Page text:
Rap / EDM / Pop – Eminem’s “Lose Yourself” is pretty good with the Altone200 but I can’t help feeling that some of Marshall’s vocal impact is not entirely perfect (needs to be slightly deeper – less bright) and with the Altone200 it’s just slightly missing the mark. The bass is really good though – but this is one track that definitely sounded better to me on the Brainwavz S5 I recently reviewed. Switching to Norah Jones “Light as a Feather” (a fusion of pop with jazz undertones), and as I alluded to earlier, it is pure vocal heaven (euphoric). I could lose hours, even days, just laying back and letting this wash over me. Switching to EDM – and Lindsay Stirling’s “Electric Daisy Violin”, just slams! Lindsay’s violin is perfectly clear, smooth, and utterly enjoyable – and the contrast is the bass - thumping, but clearly defined – the perfect compliment. I also tried some Little Dragon and some Flashbulb – and it is clear to me, my electronic music shines with the Altone200.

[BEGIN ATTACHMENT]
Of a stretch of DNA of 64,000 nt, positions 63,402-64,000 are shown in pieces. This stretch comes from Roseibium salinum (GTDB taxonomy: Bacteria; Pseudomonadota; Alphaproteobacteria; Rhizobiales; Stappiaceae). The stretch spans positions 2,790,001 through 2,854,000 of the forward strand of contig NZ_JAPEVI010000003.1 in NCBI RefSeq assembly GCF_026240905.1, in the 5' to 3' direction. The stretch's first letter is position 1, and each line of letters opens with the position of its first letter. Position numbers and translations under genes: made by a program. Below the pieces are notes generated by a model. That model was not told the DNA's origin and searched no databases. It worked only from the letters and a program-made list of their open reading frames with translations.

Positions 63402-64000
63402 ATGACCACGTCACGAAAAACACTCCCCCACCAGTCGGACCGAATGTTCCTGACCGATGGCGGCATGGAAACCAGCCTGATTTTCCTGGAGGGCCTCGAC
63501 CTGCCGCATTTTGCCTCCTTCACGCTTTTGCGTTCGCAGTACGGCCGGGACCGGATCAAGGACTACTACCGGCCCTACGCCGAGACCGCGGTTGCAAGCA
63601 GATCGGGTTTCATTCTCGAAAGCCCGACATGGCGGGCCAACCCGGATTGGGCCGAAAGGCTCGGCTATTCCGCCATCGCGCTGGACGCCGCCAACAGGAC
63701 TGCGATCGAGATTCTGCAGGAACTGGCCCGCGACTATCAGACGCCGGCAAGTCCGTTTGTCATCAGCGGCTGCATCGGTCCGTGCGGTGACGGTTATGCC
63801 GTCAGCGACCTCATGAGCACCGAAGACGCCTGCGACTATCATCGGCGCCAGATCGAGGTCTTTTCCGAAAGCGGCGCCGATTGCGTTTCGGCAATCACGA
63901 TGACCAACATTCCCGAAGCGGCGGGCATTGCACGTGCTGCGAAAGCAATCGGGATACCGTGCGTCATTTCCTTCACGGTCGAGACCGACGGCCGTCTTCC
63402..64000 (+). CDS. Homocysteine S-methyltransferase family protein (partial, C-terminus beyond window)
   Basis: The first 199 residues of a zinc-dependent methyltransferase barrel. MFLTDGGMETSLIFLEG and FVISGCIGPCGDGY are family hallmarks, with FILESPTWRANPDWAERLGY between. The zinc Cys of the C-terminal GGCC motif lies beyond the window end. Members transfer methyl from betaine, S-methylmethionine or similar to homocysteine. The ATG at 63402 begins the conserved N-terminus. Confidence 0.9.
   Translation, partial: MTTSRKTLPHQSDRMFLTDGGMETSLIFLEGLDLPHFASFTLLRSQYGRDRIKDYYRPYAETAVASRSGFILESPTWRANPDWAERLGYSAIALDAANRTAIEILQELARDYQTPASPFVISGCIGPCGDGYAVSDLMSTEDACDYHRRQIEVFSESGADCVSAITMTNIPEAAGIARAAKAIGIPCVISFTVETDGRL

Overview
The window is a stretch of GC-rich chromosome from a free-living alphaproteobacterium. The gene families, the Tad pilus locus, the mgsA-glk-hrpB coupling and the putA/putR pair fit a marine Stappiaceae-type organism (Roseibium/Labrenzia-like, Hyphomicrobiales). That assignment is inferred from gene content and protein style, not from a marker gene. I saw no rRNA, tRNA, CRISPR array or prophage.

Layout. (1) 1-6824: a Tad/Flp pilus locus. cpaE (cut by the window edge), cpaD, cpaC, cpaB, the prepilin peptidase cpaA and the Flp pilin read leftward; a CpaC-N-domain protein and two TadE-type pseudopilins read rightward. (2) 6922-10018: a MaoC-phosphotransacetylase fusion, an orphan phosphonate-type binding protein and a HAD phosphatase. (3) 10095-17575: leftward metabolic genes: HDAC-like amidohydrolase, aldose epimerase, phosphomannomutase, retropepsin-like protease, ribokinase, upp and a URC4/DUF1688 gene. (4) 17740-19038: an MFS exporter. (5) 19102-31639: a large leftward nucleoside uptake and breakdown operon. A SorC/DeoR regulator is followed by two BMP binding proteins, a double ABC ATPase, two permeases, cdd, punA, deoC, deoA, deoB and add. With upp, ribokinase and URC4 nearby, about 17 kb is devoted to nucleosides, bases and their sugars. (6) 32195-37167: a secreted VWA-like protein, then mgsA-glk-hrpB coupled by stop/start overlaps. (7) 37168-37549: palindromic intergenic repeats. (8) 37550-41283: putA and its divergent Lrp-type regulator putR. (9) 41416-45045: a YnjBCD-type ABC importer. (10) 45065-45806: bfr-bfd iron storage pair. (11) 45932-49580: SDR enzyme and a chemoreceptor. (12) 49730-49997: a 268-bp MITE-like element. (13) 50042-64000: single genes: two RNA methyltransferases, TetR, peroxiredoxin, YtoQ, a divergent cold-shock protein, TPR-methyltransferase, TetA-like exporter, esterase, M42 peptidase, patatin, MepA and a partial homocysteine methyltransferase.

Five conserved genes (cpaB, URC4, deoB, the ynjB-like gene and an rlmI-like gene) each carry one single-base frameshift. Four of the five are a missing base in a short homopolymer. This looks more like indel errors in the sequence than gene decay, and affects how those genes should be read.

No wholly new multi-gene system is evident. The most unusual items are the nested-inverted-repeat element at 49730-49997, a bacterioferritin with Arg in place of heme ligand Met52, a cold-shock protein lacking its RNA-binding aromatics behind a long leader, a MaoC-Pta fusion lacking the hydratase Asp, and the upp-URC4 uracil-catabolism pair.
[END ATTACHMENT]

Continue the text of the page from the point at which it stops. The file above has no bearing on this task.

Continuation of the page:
Classical / Opera – I was expecting some fairly good things with the Altone200 and for the most part it delivered. Netrebko and Garanca portrayal of Lakme’s Flower Duet was heavenly – and I found even Netrebko’s upper registers perfectly smooth (if you’re more treble sensitive you may struggle). Kempff’s Moonlight Sonata was once again very captivating, but I don’t think it delivered quite the same tonal balance that a slightly darker IEM (Brainwavz S5) can do with this piece. Still very enjoyable – but not perfect. Switching to Julia Fischer’s rendition of Tchaikovsky’s Violoin Concerto in D – and the magic is back again. I think the Altone200 sometimes needs contrast to show its strengths – and full orchestral passages are able to allow it to shine.
The Altone200 is very easily powered straight out of virtually any portable device, and I didn’t experience any issues with the 2 DAPs I tested (iPhone 4, or Fiio X5).